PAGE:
So now, with sociopolitical stakes higher than ever, American drag queens are once again lending their voices to the cause as part of our new interview series: “Drag the Vote.” This week, we kiki’ed with Salina EsTitties (neé Jason DePuy) about immigration, overcoming addiction, and the role of drag queens as advocates within the LGBT+ community.

Q. Why is this election important to you?

A. I’m a Latinx person, and my mom’s entire side of the family are immigrants from Honduras. My mom came here when she was 17. I have family that is directly affected by Trump’s laws and the views he’s pushing on America. They are at risk living here in the United States. The idea that my mom can be taken away from me is so scary. It’s happening to people here every day. Kids in cages? Trump is such a monster.

Q. As a queer Latinx person, have you personally experienced bigotry over the past four years?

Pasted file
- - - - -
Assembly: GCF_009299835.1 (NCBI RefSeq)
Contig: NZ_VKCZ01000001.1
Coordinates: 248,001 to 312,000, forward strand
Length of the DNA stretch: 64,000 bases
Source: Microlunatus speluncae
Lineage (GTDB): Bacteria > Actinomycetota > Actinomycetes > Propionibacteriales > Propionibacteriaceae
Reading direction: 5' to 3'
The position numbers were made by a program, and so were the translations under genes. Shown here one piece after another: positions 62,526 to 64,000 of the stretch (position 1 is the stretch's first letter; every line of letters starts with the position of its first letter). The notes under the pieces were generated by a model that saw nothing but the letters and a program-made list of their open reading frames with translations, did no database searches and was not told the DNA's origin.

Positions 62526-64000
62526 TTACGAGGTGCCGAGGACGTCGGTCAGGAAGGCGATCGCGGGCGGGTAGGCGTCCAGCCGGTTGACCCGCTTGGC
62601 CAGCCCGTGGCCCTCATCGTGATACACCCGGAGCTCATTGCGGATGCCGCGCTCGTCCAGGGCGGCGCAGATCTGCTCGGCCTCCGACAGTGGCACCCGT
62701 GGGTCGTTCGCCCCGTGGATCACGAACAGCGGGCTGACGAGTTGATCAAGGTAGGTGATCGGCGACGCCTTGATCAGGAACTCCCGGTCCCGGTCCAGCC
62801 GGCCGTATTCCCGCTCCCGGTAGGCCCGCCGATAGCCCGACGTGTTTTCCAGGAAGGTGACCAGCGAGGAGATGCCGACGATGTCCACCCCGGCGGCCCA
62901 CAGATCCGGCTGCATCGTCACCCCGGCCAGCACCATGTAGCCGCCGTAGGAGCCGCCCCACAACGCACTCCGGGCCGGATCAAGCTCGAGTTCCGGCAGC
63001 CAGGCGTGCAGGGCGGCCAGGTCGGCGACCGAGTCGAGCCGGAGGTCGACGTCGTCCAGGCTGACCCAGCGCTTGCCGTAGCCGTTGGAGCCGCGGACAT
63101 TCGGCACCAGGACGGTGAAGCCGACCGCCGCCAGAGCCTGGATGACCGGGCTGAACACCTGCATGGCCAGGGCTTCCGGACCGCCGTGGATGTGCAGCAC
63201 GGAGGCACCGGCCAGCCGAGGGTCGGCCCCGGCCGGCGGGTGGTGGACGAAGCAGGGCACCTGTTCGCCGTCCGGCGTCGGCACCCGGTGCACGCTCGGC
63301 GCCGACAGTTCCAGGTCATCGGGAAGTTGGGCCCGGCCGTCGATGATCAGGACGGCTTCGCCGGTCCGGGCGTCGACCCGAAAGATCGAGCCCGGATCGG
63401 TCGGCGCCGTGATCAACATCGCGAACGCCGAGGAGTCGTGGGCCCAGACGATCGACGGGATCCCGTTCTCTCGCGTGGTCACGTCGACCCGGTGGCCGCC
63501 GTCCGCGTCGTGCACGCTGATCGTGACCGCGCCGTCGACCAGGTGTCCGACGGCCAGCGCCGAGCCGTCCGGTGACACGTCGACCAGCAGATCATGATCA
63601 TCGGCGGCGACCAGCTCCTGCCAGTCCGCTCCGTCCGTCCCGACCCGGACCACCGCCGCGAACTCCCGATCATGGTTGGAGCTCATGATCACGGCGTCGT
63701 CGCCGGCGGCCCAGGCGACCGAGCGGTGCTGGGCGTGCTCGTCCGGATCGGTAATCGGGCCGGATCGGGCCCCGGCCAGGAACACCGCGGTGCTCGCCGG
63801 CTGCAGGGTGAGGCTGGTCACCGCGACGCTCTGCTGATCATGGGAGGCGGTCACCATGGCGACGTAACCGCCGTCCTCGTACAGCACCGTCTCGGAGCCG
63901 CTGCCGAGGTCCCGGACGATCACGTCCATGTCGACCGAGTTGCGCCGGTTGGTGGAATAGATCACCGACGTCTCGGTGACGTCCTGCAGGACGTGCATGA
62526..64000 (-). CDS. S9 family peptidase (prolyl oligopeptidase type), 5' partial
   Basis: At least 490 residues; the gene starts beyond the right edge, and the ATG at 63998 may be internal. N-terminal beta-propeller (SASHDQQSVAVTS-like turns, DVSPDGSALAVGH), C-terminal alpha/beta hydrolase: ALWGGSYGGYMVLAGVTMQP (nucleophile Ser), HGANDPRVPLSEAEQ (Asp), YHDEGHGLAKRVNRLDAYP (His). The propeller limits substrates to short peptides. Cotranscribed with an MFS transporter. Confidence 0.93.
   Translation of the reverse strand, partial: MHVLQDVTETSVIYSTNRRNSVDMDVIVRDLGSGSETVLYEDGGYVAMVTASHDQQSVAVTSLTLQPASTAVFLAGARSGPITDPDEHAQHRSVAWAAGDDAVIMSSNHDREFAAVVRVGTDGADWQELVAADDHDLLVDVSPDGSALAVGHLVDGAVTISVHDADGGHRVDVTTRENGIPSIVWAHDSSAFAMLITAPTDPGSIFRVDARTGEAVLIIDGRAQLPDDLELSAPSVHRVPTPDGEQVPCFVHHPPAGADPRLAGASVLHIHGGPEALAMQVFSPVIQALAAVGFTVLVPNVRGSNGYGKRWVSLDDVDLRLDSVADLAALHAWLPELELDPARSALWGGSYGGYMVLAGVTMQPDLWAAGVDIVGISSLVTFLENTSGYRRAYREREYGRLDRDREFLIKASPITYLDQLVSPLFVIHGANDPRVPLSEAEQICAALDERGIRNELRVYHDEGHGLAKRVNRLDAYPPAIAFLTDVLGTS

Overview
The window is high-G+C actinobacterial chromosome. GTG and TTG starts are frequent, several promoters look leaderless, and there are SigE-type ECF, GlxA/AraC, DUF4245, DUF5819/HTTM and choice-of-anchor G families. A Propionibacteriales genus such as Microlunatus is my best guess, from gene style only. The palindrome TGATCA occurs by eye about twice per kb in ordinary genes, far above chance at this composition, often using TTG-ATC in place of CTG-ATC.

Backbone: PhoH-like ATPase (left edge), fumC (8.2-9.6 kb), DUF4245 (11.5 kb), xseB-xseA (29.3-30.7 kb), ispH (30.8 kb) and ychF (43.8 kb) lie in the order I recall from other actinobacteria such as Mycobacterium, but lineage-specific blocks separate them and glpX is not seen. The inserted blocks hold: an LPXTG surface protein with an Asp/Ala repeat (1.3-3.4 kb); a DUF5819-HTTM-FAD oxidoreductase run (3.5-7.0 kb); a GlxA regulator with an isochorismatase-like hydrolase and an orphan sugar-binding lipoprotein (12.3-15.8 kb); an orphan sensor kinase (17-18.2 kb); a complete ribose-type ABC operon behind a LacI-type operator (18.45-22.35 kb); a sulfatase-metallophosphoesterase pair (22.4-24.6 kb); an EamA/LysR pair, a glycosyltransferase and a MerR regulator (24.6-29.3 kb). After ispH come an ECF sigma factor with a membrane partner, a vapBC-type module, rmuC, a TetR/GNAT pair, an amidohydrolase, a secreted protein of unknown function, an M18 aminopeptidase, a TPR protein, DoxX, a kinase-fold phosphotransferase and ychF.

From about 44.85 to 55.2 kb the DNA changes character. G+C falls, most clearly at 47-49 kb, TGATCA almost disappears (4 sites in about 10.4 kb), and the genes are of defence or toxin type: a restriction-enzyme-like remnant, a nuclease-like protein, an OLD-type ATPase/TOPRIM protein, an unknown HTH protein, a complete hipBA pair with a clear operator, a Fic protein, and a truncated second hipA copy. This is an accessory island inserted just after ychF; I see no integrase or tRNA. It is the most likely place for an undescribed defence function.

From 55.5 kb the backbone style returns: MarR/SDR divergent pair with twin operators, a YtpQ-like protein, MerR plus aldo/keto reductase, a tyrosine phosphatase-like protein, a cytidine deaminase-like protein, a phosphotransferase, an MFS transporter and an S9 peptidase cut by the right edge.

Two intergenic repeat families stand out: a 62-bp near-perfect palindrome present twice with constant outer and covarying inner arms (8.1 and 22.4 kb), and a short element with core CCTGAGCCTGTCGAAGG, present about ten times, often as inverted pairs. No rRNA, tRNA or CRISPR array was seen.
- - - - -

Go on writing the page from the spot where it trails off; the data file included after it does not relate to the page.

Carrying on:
A. I do have some light-skinned privilege, where I’m passable as a white-presenting person. I understand that I have that privilege. Personally, I struggle with internalized racism. I worked at Barry’s Bootcamp, and it’s primarily white muscle gays. And in my psyche, I’m like, “I’m not white. I don’t belong here. “ I have a lot of friends who feel the same way, and don’t even stay in West Hollywood because of that reason.

As far as interacting with [bigotry] myself, every protest I’ve been at there has been a lady in a car honking and screaming at us for protesting. When I was at a protest for gender violence and protecting trans people, this woman drove by yelling, “Pedophiles! You’re all -fucking pedophiles!”

Q. While Latinx Americans traditionally vote Blue, Trump is gaining support from Latino men. Do you have any family members supporting Trump?